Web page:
Friday, June 17, 2005

Kitty Teeth

I dropped off Ashley at the vet's the morning to have her teeth cleaned, and am now breathing a silent prayer that all goes well with the anesthesia.

We couldn't give her any food after 10 last night, which was okay with her because she's not a night eater. However, this morning she started with cries that escalated from the insistent to the pathetic to "Damn this lousy service, I'm never eating here again!"

We didn't feed Chico either, although obviously it would have been okay if he'd eaten. We could have put him in the bathroom with a dish of food, but he wouldn't have eaten it. This is because Chico never eats when you first put the food in front of him. It's usually: You put the food in front of him, he runs and jumps all over the house, and Ashley samples the food from her dish and from his. This would be like, if you went to a restaurant and when the waiter brings the food you do ten laps around the restaurant, and then when you come back your dining companion has eaten your salad and your soup.

We feigned nonchalance as we battened down the hatches, trying to second-guess where Ashley would be likely to hide once she saw us pick up the carrier. Then Jim held the carrier and I held a beach towel to throw over her head and wrap her in. She kept slipping out like a greased eel, slinking under cabinets and bookcases until I finally cornered her behind some boxes on top of the refrigerator and dropped her butt-first kicking and screaming into the carrier. I felt like Cruella DeVille.

Then we feigned nonchalance for another ten minutes while I put on my work clothes and make-up. She wasn't fooled.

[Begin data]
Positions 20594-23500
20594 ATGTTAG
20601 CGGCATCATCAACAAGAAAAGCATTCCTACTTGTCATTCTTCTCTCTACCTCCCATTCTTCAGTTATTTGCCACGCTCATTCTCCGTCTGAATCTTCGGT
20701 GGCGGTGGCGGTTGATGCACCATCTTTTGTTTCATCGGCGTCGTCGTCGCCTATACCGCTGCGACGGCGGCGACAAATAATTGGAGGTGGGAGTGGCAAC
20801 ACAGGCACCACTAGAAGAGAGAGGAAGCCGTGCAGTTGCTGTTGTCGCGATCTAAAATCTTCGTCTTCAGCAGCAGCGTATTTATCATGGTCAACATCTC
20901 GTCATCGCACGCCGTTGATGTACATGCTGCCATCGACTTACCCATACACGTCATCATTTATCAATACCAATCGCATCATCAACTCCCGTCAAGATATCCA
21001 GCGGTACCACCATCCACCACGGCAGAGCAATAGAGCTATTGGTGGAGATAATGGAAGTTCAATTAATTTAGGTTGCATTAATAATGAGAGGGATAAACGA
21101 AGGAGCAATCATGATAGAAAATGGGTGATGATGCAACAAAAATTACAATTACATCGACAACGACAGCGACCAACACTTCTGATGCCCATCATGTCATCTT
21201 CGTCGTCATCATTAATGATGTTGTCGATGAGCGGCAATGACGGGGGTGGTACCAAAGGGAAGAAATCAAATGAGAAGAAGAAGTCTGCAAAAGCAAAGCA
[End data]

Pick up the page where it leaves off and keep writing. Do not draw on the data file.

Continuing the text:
I grabbed a cab outside the house. On the way uptown, the driver, a middle-aged Jamaican man, said, "Tell me...these blind people who walk with the do they get dressed? How do they know what they are wearing? Does somebody help them?"

"I guess they do it by feel," I replied.

"I saw a story on the news, these blind children were riding bicycles, and they could tell where they were going because they would make a noise. A clicking noise, and it would bounce off the buildings. So they would tell where they were going like bats. Bats are blind, but they can tell where they're flying by sound."

So, reinforced with this knowledge of animals, I arrived at the vet and checked Ashley in at the desk where they showed me an estimate to get my kitchen refinished. A guy was checking in a little dog. The guy was scared about the anesthesia for the little dog.

Before I left, I told her what I've told every cat I've ever brought to the vet: "Hey, we always bring you back. On the day we don't, you won't care."

And now I wait, holding my breath until I hear that she's okay.

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